Tips for Installing a Remote Monitoring System for HVACR Equipment
A remote monitoring system that uses cloud-based technology and MODBUS compatibility lets facility managers see the status of environmental conditions and HVACR equipment controlled by a building automation/management system (BAS/BMS). It also sends alerts to personnel when sensor readings fall out of a preset range, so they can quickly address a potential problem.
Keeping watch on conditions and equipment can also uncover a potential equipment failure, prompting personnel to conduct proactive maintenance to stay ahead of a possible problem. Monitoring systems are ideal for watching equipment and environmental conditions in areas like boiler rooms, facility control rooms, generator rooms, air handlers, office spaces, heat pumps, fans, chiller units, and pumping units.
Setting up a monitoring system and sensors can be easier than one might think. Here are some tips to make installation and operation hassle-free:
Determining Type of Monitoring System and Sensors
The first step is to find a reputable, experienced monitoring system manufacturer with a well-trained support team that can assess a company’s needs. When working with the monitoring system representative, firms will want to provide details about the scope of their HVAC system. The rep will then determine the type of system that would best serve a company’s operation, the number of base units needed, and the types of sensors required. Make sure to consider the present situation and future growth. Look for a system that provides status updates in real time from a smartphone app, mobile device, or computer.
Many monitoring devices can easily interface with any equipment that is being controlled by a BAS/BMS. The device should be able to pull values from any MODBUS equipment or sensors and make that information available remotely. Users can set alarm limits on that data and receive alarms. Also, the monitoring device can serve as a simple dial out for any alarms that are already set up.
In addition, these monitoring systems can communicate with additional hard-wired sensors to directly monitor non-MODBUS equipment and environmental conditions. In most cases, sensors are sold separately. The sensors one selects depend upon the conditions a user wants to monitor and how many he or she can connect to the base unit. In general, a company will want to select sensors for monitoring temperature, humidity, water leaks, CO2 levels, power failure, and security. For HVAC monitoring, it is also recommended to include sensors to monitor vibration, pressure, airflow, and differential pressure.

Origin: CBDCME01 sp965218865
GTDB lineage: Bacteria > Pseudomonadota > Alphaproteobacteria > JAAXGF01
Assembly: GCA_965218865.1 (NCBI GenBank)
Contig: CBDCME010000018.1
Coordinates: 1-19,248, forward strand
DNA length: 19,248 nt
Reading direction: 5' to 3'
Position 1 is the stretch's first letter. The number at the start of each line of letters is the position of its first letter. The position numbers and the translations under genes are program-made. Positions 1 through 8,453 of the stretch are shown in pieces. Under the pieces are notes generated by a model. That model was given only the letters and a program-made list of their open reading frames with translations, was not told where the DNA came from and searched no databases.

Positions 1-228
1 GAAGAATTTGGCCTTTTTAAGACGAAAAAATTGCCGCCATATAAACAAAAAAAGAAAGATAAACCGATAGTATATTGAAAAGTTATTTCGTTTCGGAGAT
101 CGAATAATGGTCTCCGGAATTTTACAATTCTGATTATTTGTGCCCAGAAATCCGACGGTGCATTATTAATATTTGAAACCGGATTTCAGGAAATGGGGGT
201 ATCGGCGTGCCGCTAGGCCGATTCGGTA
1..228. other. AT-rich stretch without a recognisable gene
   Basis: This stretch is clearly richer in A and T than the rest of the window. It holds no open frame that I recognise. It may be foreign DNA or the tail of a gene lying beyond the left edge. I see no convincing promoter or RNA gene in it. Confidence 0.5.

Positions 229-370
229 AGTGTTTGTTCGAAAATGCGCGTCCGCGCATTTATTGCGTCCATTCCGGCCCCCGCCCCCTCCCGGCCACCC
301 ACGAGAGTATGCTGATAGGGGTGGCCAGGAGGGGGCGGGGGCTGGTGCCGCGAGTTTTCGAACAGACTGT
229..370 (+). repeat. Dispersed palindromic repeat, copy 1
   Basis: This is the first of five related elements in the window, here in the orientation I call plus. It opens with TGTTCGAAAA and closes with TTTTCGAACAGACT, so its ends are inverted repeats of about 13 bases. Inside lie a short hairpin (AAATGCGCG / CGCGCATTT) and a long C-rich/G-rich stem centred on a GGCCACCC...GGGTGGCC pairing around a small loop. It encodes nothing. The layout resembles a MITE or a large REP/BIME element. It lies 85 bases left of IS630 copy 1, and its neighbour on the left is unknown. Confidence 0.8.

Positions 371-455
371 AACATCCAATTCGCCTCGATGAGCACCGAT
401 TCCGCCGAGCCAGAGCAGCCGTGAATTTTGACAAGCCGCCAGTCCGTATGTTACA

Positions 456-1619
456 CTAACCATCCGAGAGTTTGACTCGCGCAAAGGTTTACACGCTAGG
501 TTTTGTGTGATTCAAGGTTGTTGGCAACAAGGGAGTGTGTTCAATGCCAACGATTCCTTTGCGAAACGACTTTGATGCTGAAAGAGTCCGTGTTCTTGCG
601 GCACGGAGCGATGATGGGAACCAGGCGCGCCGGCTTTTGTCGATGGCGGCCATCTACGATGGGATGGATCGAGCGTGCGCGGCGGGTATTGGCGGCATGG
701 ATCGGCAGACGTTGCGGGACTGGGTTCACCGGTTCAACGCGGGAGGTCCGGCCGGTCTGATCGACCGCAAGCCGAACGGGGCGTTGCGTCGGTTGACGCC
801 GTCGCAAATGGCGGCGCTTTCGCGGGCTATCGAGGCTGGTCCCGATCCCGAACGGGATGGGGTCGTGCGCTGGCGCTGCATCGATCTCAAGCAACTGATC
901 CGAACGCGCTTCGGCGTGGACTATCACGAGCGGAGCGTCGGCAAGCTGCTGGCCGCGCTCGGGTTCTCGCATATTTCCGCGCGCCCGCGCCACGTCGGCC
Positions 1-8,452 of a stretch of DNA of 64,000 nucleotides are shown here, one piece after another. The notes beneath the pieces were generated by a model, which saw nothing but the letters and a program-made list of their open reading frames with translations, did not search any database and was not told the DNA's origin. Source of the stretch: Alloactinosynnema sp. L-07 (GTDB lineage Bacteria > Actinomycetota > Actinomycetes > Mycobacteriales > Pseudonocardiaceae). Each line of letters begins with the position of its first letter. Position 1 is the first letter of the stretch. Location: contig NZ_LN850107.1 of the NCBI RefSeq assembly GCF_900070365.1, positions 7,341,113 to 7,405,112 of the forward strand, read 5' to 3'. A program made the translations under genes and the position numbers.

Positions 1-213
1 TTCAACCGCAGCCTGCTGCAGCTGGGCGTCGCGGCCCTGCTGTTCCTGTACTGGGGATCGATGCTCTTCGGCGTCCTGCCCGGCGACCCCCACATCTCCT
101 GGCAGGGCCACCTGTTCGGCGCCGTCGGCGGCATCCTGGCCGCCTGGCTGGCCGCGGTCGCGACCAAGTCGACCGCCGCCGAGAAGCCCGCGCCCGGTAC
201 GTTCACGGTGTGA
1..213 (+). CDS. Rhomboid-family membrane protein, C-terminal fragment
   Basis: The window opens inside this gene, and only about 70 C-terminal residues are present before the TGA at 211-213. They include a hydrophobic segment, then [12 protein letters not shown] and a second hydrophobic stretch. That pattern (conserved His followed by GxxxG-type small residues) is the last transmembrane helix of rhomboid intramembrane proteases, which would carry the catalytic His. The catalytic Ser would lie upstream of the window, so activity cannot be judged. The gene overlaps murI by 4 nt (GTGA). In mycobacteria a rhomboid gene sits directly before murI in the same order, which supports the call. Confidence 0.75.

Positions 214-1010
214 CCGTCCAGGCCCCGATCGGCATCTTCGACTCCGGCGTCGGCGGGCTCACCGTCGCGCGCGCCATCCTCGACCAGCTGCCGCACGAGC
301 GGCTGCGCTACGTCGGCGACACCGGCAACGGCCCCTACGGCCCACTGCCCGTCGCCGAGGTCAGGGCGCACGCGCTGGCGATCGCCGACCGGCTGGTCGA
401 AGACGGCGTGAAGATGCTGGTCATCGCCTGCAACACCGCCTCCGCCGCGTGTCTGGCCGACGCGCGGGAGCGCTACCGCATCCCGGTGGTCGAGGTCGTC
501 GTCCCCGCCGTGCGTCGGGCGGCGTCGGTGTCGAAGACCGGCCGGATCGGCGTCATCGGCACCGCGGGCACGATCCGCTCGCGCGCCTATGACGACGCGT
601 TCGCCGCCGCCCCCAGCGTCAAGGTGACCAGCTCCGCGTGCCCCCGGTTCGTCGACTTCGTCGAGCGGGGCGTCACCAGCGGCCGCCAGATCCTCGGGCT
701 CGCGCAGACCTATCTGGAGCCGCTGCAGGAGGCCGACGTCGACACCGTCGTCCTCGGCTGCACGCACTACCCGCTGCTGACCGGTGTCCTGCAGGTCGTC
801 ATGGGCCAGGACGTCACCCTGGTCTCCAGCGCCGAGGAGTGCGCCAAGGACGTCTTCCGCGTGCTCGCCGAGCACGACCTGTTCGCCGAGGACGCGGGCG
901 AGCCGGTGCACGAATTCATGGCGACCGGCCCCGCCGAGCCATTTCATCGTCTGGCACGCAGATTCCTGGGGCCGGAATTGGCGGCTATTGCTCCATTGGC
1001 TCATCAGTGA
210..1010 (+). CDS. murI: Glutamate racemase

Often, there is no need for a site visit to determine which products are best for a specific application. If a company feels it needs someone to check out a facility, many companies can set up a video conference or FaceTime chat to substitute for being on-site. Alternatively, the manufacturer may be able to recommend local contractors.
Note there shouldn’t be a cost for a demo, consultation, or assistance throughout the sales process. Be sure to ask if there are any fees or licenses to keep using the monitoring equipment after it’s been purchased. Also ask about hard wiring, programming, software setup, and integration requirements.
Setup and Installation
In general, monitoring systems are quick and easy to install, and users can often set them up without hiring an outside expert. In certain applications, however, installations can be more involved when interfacing with a BAS/BMS, and one might need the help of an electrical contractor depending on the conditions a company is monitoring. In situations where an individual needs assistance setting up the system, ask if the manufacturer offers installation services or if they can recommend a local representative.
Physical installation of the base unit is often quick and easy with only three steps:
1. Mount the device to the wall or somewhere secure;
2. Plug it into an electrical outlet and an internet connection; and
3. Connect the sensors.
A user then connect the sensors to the base unit’s terminal strip with wire. Many sensors include several feet of wire but can be installed 1,000-2,500 feet away from the base unit, depending on the type of sensor. If wires need to be run through walls or ceilings, it’s a good idea to hire an electrician. Once the device is plugged in and connected to the sensors, a user will often have to create an account on the associated website to begin using the system.
In some cases, a monitoring system can work with other manufacturer’s sensors. For example, certain monitoring units can connect with most digital, analog, or MODBUS sensors and transmitters regardless of the brand. When selecting sensors, an individual might have a choice between ones that are designed by the manufacturer to work specifically with the monitoring system or universal components made by a third party. If the components aren’t made by the system manufacturer, an individual may want to find out if they have been tested with the monitor he or she is choosing and if he or she needs to work with another vendor to purchase the parts.
Recommended HVAC Monitoring Areas and Applications
Boiler Room: Pump system for air conditioners and chillers
• Chiller flow;
• VFD faults;
• Temperature; and
Facilities Control Room
• BAS/BMS system;
• Water leak detection;
• Temperature; and
Generator Room and Air Handlers